Tuesday, May 22, 2012

The Body Farm's Dr. Bill Brockton Takes Off to France in The Inquisitor's Key

Dr. Bill Bass, of University of Tennessee Body Farm fame, teamed up with journalist Jon Jefferson several years ago to pen a series of books fictionalizing his life. The writing team, known as Jefferson Bass, showcases both their talents -- Jefferson's writing skills combined with Dr. Bass's lifelong forensic anthropology knowledge.

Dr. Bill Brockton, fictional founder of the Body Farm, mirrors his real-life counterpart in many ways. Like Dr. Bass, Dr. Brockton is also a UT anthropology professor, and like Dr. Bass, he works cases brought to him by outside agencies -- both public and private. In the first few books, Dr. Brockton stayed close to home, as all the books were set in Tennessee. In their last novel, the Jefferson Bass duo took Dr. Brockton to Florida to investigate a case at a former boys' reform school.

In The Inquisitor's Key, their new release from William Morrow, Dr. Brockton finds himself far outside his East Tennessee stomping grounds, all the way on the other side of the world -- Avignon, France, to be exact. After a panicked phone call from his long-time assistant Miranda Lovelady, Dr. Brockton flies across the Atlantic to come to her aid. Upon arriving in France, Brockton is roped into helping solve a centuries-old mystery. Asked to examine a set of human bones, he works with Miranda and another bone expert from Miranda's past, Stefan.

Interlaced with the present-day story is a fourteenth century subplot involving the Avignon Papacy, religious art, and medieval religious inquisitions. Jefferson Bass fictionalizes actual historical figures, including the poet Petrarch, artists Simone Martini and Giotto di Bondone, and Pope Clement VI. Bass ties this historical fiction narrative to the real-life religious relic the Shroud of Turin, which purportedly depicts the image of Jesus after his crucifixion.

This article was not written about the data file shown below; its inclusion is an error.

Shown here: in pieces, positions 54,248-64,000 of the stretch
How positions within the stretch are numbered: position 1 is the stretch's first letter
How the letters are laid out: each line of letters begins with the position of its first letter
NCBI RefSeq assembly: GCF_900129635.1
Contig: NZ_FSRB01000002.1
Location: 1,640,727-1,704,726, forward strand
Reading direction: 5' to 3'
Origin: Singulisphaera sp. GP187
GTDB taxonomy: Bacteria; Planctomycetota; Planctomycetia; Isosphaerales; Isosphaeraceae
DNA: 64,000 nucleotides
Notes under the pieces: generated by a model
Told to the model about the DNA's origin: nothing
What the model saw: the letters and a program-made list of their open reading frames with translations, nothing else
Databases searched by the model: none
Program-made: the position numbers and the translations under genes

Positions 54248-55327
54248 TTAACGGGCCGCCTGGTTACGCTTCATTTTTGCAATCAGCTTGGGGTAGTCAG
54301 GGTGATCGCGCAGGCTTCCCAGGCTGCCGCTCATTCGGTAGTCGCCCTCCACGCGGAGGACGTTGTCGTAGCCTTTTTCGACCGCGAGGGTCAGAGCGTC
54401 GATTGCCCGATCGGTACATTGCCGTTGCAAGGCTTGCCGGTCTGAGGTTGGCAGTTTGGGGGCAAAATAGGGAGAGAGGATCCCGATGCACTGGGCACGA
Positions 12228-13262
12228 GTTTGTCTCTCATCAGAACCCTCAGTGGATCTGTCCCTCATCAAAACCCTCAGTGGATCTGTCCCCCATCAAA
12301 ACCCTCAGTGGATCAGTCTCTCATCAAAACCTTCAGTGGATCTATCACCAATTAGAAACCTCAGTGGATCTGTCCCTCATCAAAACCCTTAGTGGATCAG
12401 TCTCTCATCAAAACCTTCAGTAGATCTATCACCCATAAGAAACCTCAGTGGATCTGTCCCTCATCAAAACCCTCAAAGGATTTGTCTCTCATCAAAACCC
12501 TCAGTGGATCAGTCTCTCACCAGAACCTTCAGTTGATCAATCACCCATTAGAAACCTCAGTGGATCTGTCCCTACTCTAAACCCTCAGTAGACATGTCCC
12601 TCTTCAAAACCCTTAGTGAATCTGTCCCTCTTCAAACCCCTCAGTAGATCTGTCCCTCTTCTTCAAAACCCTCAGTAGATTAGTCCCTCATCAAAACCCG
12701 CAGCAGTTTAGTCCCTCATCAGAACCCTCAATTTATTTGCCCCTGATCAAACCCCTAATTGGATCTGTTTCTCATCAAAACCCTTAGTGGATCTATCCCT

The end result is a captivating tale in which the historical sections almost overshadow Dr. Brockton's storyline. However, because historical fiction is one of my least favorite genres, it took me about a third of the way through to become truly interested in that aspect of the novel. Once I was hooked (and became familiar with the characters), the historical bits seamlessly flowed with the current-day plot.

I adore this series, and was thrilled with a new novel starring the loveable Dr. Brockton. Although the historical part was difficult for me at first, it was deeply tied to the rest of the story, and worked well. The present-day ending is a bit too cleanly wrapped up, but sometimes that happens with mystery series. No doubt I look forward to what's coming next for Dr. Brockton, and I'll continue to to seek out new titles from writing partners Jefferson Bass.

Jefferson Bass, composed of the writing team of Jon Jefferson and Dr. Bill Bass, has written six other Body Farm series novels starring Dr. Bill Brockton. The pair also co-wrote two nonfiction books, Death's Acre and Beyond the Body Farm, in which they detail the Body Farm's conception and many of Dr. Bass's real-life cases. You can read my reviews of the previous Body Farm novels by clicking the links below:

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